Although not strictly a mass tort issue, a number of our readers have followed with great interest the judicial recusal issues raised by Caperton v. A.T. Massey.
Last week, the House Judiciary Committee’s Subcommittee on Courts and Competition Policy held a hearing “Examining the State of Judicial Recusals after Caperton v. A.T. Massey.”
Several legal experts debated a proposal to amend federal law to give litigants a peremptory judicial challenge. The Hon. Margaret McKeown of the 9th Circuit, who also chairs the Committee on Codes of Conduct for the U.S. Judicial Conference, suggested that there are already a number of protections in place to make sure judges are impartial. She cited 28 U.S.C. §§144 and 455(a), as well as judicial ethics rules. Dean Gehy of the Indiana Law School, however, opined that there are several problems with the current federal disqualification regime. He suggested amending Section 144 to provide a peremptory challenge instead of requiring an affidavit claiming personal bias, and revising Section 455 to require a different judge to hear contested disqualification motions.
Richard Flamm, author of a nationwide treatise on Judicial Disqualification: Recusal and Disqualification of Judges, described the existing federal disqualification framework as “deeply flawed” and fraught with serious pitfalls both for litigants and unwary counsel. He gave the committee a history lesson, tracing judicial ethics to the Babylonian Talmud, and to the Roman Code of Justinian. He cited to state analogs, concluding that in states that have enacted peremptory challenge statutes, the right to challenge a judge on a peremptory basis is widely considered to be a useful and valuable one, and one that assuages the concerns of a great number of litigants and attorneys.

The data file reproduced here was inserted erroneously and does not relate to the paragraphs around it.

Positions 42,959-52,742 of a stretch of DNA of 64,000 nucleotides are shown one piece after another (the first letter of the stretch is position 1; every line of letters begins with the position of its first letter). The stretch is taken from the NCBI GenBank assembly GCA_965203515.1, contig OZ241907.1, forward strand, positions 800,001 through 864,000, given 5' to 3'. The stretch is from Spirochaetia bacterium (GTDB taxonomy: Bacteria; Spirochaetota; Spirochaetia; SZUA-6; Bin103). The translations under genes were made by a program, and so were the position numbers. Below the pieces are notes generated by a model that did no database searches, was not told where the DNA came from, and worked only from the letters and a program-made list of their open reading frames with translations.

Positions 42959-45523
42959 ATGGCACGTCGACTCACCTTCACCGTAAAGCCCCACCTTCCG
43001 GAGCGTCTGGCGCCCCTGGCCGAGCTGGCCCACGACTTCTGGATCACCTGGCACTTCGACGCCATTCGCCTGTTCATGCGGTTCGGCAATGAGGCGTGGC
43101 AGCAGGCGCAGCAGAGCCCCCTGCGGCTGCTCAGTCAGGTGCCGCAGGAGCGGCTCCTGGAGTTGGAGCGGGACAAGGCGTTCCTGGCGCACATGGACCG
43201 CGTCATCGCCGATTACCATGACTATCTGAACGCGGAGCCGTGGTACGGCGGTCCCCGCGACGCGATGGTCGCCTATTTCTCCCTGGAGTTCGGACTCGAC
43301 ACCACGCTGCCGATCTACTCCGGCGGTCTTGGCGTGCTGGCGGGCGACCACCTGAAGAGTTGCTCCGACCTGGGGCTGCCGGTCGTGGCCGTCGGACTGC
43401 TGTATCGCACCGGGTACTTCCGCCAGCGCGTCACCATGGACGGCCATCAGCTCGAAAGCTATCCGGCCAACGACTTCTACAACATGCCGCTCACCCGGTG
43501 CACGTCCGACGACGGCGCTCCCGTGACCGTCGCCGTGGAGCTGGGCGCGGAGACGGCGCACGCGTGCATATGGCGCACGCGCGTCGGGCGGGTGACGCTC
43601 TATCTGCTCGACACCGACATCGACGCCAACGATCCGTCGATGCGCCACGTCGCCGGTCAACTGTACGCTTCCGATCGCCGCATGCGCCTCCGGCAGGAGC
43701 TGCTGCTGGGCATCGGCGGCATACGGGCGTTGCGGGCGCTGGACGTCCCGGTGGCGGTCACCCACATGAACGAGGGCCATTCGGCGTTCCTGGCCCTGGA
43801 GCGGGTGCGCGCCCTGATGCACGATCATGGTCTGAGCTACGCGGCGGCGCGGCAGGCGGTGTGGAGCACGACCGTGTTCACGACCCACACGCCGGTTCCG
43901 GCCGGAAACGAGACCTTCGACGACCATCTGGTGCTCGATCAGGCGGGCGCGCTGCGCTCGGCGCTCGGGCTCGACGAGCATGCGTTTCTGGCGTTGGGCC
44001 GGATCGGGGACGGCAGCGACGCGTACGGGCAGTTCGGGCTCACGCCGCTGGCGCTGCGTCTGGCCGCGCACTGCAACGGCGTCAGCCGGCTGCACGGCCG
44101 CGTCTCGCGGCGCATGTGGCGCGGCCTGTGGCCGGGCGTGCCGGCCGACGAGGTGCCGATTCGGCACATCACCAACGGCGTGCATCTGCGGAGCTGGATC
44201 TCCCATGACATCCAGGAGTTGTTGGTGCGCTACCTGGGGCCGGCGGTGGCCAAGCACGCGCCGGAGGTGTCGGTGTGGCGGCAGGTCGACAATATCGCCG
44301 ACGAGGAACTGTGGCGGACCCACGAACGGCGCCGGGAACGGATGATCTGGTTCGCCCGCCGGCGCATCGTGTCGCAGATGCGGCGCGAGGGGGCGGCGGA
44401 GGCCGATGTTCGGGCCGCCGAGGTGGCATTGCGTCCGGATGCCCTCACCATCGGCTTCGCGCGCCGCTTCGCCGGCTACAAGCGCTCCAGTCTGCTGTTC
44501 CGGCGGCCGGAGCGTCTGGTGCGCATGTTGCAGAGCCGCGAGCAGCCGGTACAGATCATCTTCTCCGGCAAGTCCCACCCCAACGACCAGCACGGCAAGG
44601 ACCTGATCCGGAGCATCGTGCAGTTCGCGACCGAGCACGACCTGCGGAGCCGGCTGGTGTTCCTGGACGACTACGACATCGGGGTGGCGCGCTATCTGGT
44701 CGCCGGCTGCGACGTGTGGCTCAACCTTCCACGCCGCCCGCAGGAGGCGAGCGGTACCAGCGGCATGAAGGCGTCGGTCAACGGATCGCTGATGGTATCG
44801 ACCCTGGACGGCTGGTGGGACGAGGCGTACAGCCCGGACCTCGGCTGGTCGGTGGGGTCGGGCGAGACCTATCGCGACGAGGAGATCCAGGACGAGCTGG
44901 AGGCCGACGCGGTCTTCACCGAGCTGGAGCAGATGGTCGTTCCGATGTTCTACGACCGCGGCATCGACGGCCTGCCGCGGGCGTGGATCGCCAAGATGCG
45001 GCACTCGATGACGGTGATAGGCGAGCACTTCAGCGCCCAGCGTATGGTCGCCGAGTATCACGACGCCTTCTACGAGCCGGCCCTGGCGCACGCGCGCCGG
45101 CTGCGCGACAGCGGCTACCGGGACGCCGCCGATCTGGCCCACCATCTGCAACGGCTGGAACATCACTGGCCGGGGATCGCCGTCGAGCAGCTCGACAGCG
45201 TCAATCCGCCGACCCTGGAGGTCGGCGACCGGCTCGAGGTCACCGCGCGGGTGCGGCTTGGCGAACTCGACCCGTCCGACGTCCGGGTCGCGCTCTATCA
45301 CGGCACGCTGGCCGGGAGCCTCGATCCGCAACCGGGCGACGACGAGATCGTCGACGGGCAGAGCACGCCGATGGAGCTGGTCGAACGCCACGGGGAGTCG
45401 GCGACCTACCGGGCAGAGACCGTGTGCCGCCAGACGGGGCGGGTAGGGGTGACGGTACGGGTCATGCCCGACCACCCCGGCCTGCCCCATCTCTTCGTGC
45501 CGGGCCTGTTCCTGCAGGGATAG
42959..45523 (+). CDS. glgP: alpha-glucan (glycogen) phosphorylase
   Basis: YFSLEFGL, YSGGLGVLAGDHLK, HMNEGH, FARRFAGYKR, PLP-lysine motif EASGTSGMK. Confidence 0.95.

On the other hand, Professor Eugene Volokh, of UCLA, who also worked on the Massey case, raised the danger of strategic judge-shopping, and urged Congress to tread cautiously and not act unless there appears be a serious problem.
Professor Hellman, from the University of Pittsburgh, suggested two measures that he thought would enhance transparency and help judges to avoid even the appearance of impropriety. First, judges should be encouraged to post “conflict lists,” including financial holdings, on their courts’
websites. Second, litigants should be given one opportunity to secure reassignment of a civil case to another judge, the so-called right of “peremptory challenge.”